The theories are piling up! Today, Josh Barro summarizes a theory from Lee Sheppard in Tax Notes about how Donald Trump managed to show a $916 million operating loss on his 1995 tax return. By my count, this is the third plausible theory in circulation. I shall now summarize Barro’s summary of Sheppard.
Sheppard reckons that Trump’s casino operations were organized as an S corporation, in which profits and losses flow through to the owner. So when the S corporation sustained huge losses after the casinos collapsed, those losses passed through to Trump. Subsequently, the corporation’s debts were canceled, which should have shown up as offsetting income. However, because the debts were canceled through bankruptcy, they never showed up on the S corporation’s balance sheet and never passed through to Trump:
“But wait!” I hope you are saying. “Wouldn’t that put Trump afoul of the rule that his tax losses from the S Corporation can’t exceed what he invested in it in the first place plus the prior profits?”
Yes, it would — except that, before the 2002 loophole fix, the debt forgiveness enjoyed by the S Corporation would have passed through to Trump for the purposes of calculating the amount of profit the S Corporation had earned on his behalf, even though the same debt forgiveness did not pass through as actual taxable profit to him.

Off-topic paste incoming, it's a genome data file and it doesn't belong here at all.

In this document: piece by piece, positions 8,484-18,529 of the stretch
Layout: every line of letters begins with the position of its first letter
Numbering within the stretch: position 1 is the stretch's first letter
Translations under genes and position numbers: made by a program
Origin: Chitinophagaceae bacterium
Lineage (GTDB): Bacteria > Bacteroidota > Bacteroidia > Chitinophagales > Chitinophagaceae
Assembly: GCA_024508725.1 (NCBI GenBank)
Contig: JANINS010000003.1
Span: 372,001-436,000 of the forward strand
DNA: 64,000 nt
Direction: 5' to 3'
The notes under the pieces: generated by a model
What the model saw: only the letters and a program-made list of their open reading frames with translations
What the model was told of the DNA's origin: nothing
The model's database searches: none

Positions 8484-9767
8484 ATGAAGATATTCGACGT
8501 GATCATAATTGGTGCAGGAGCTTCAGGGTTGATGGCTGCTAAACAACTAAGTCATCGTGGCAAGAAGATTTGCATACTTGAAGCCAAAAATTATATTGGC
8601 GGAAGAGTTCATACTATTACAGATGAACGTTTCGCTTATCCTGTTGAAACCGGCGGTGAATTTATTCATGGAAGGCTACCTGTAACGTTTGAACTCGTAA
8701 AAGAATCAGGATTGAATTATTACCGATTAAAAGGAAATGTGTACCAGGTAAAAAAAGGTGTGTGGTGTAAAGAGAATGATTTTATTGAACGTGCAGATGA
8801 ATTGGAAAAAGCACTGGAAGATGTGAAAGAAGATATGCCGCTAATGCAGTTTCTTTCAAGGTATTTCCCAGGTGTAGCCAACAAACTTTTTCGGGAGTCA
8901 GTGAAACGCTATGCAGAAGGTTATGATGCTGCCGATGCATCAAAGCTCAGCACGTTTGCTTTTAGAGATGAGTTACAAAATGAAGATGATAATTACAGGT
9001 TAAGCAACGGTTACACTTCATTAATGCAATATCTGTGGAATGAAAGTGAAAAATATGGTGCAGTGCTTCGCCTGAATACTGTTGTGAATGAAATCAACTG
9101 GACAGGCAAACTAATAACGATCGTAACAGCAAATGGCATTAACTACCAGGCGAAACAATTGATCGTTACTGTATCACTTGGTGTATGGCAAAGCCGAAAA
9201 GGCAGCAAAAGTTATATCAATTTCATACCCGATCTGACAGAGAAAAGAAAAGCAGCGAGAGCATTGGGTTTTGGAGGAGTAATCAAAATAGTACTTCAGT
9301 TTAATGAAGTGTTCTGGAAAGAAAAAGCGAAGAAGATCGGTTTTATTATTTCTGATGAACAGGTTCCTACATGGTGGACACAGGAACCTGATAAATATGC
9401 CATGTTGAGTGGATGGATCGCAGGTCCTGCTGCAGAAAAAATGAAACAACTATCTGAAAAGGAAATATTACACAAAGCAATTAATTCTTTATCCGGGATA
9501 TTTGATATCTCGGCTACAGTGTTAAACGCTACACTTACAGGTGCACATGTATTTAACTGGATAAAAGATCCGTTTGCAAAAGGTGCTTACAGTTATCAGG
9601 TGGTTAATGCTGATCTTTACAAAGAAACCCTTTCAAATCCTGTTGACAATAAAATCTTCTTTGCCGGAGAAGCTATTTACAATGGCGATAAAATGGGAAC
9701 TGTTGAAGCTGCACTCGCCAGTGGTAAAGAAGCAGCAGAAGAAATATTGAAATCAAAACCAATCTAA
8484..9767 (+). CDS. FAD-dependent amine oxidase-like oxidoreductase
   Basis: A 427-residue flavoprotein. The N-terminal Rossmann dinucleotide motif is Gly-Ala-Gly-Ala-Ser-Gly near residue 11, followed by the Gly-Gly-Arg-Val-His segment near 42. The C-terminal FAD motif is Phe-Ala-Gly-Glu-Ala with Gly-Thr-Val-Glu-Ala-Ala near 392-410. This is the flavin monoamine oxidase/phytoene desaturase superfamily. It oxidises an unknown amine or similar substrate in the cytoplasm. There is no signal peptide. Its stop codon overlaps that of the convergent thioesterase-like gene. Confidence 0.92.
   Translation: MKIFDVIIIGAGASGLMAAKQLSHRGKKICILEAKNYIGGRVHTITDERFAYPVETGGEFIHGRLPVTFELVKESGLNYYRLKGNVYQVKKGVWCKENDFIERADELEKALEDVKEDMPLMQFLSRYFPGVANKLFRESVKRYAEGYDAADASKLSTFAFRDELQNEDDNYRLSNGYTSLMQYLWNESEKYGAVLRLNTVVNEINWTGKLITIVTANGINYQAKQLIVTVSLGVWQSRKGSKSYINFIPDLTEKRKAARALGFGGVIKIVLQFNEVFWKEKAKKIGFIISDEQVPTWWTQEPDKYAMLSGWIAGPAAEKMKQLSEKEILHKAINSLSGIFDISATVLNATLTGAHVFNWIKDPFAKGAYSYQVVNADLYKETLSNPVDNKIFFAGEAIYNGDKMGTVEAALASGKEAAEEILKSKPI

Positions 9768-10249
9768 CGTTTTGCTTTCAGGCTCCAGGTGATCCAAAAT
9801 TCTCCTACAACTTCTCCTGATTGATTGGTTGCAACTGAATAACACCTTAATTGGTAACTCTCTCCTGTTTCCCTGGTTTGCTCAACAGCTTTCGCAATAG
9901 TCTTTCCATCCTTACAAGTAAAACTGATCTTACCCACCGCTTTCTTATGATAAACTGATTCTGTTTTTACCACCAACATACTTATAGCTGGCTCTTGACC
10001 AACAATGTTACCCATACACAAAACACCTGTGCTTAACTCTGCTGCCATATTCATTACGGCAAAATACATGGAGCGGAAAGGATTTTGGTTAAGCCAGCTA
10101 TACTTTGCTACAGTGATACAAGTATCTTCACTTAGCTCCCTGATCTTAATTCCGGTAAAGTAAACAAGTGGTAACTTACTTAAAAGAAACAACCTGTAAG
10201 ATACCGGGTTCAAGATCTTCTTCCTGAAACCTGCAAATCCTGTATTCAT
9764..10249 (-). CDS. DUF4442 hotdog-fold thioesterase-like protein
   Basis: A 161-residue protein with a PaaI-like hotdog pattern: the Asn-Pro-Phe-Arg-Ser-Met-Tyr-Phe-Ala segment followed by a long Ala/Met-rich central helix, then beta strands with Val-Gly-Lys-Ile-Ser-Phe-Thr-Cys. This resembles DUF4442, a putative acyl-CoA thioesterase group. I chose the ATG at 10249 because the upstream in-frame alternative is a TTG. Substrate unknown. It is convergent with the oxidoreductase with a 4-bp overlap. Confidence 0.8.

Sheppard refers to this as a “double dip” — the tax loophole would have allowed Trump to claim losses on his individual income tax return that were ultimately borne by creditors, not by him.
Did you notice the reference to a “2002 loophole” there? This is what makes Sheppard’s theory so precious. “Double dipping” is obviously stupid, and it was never the intention of Congress. However, when the IRS tried to kill it off, the Supreme Court ruled that the letter of the law is the letter of the law. If Congress screwed up, it’s up to Congress to fix it.
So they did. In 2002 double dipping was banned. And guess who voted to ban it?
Yep: Hillary Clinton. So when Donald Trump disingenuously demands to know why Clinton never tried to close the loopholes he used, the answer is: She did. And if there had been any way to make it retroactive, she probably would have voted for that too.
So many theories. But all of them have one thing in common: They demonstrate that although Trump isn’t much of a businessman, he is rich enough to hire good tax attorneys who will hand over huge stacks of forms for him to sign blindly. That’s a helluva qualification for president, isn’t it?